Ablation of the tumor suppressor histidine triad nucleotide binding protein 1 is protective against hepatic ischemia/reperfusion injury.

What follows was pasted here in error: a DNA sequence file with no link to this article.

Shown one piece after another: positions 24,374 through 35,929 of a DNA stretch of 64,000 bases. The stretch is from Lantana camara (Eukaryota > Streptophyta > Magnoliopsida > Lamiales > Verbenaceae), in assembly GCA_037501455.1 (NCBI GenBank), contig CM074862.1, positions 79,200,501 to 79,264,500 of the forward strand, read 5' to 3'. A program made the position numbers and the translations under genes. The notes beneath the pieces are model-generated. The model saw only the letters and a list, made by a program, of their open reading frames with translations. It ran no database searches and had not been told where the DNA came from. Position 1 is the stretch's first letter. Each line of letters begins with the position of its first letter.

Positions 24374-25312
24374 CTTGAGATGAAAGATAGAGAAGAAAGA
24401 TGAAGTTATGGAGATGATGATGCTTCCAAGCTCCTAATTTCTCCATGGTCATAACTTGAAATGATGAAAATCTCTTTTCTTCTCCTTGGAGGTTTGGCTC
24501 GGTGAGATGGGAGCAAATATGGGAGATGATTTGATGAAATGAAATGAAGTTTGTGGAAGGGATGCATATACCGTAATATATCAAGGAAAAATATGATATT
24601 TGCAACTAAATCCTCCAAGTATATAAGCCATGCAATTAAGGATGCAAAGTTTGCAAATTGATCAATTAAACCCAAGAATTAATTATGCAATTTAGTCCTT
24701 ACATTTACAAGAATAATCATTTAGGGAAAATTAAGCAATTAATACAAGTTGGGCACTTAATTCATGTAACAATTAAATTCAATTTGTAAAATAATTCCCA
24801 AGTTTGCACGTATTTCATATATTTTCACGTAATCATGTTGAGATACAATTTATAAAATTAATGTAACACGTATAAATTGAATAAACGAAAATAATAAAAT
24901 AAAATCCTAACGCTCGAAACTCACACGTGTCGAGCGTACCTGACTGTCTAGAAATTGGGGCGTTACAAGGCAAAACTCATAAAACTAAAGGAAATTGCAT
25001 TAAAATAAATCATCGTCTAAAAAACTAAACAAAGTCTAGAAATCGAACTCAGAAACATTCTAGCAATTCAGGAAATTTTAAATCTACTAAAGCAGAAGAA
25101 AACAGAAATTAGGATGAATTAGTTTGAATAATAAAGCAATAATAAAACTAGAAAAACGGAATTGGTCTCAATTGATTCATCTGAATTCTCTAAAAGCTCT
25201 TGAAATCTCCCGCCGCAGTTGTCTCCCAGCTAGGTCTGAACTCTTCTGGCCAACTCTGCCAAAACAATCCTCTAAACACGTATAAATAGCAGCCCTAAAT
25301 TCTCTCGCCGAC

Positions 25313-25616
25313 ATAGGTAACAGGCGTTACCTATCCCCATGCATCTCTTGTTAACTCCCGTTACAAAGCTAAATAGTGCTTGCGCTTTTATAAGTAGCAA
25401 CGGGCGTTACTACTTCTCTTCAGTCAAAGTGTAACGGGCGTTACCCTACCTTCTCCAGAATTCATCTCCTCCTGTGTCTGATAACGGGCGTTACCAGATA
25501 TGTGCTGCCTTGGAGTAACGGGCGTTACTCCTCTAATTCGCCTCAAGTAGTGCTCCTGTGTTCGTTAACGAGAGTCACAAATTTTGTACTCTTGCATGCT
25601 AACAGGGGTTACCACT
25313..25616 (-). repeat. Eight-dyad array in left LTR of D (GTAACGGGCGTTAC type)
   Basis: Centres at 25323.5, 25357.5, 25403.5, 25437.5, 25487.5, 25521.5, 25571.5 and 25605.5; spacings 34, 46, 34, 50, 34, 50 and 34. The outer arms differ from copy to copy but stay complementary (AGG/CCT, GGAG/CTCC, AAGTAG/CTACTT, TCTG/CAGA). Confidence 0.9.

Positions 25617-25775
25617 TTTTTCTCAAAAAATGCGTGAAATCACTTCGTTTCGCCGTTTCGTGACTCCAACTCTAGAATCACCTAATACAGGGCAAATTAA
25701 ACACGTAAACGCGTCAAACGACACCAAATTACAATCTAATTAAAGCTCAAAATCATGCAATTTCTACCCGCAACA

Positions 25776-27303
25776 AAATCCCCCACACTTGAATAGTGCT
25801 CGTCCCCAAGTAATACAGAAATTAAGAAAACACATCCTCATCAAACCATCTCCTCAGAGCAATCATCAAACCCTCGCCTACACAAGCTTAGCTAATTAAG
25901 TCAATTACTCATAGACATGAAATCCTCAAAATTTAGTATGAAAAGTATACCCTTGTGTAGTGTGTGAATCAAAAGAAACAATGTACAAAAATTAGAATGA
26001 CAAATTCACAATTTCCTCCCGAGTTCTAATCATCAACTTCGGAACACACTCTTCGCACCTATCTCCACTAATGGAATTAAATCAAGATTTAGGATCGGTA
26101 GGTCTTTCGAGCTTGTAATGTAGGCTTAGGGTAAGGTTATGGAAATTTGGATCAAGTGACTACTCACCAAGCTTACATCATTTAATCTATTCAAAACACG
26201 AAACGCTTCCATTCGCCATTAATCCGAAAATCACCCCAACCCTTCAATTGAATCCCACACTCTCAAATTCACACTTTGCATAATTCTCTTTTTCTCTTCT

ABSTRACT The identification of cellular pathways capable of limiting ischemia/reperfusion (I/R) injury remains a frontier in medicine, and its clinical relevance is urgent. Histidine triad nucleotide binding protein 1 (HINT1) is a tumor suppressor that influences apoptosis. Because apoptotic pathways are a feature of I/R injury, we asked whether Hint1 influences hepatic I/R injury. Hint1(-/-) and C57BL/6 mice were subjected to 70% liver ischemia followed by reperfusion for 3 or 24 hours or to a sham operation. The serum aminotransferase levels, histological lesions, apoptosis, reactive oxygen species, and expression of B cell lymphoma 2-associated X protein (Bax), heme oxygenase 1 (HO-1), interleukin-6 (IL-6), IL-10, tumor necrosis factor-a, Src, nuclear factor kappa B (p65/RelA), and c-Jun were quantified. The responses to toll-like receptor ligands and nicotinamide adenine dinucleotide phosphate oxidase activity in Kupffer cells were compared in Hint1(-/-) mice and C57BL/6 mice. After I/R, the levels of serum aminotransferases, parenchymal necrosis, and hepatocellular apoptosis were significantly lower in Hint1(-/-) mice versus control mice. Furthermore, Bax expression decreased more than 2-fold in Hint1(-/-) mice, and the increases in reactive oxygen species and HO-1 expression that were evident in wild-type mice after I/R were absent in Hint1(-/-) mice. The phosphorylation of Src and the nuclear translocation of p65 were increased in Hint1(-/-) mice, whereas the nuclear expression of phosphorylated c-Jun was decreased. The levels of the protective cytokines IL-6 and IL-10 were increased in Hint1(-/-) mice. These effects increased survival after I/R in mice lacking Hint1. Hint1(-/-) Kupffer cells were less activated than control cells after stimulation with lipopolysaccharides. CONCLUSION: The Hint1 protein influences the course of I/R injury, and its ablation in Kupffer cells may limit the extent of the injury.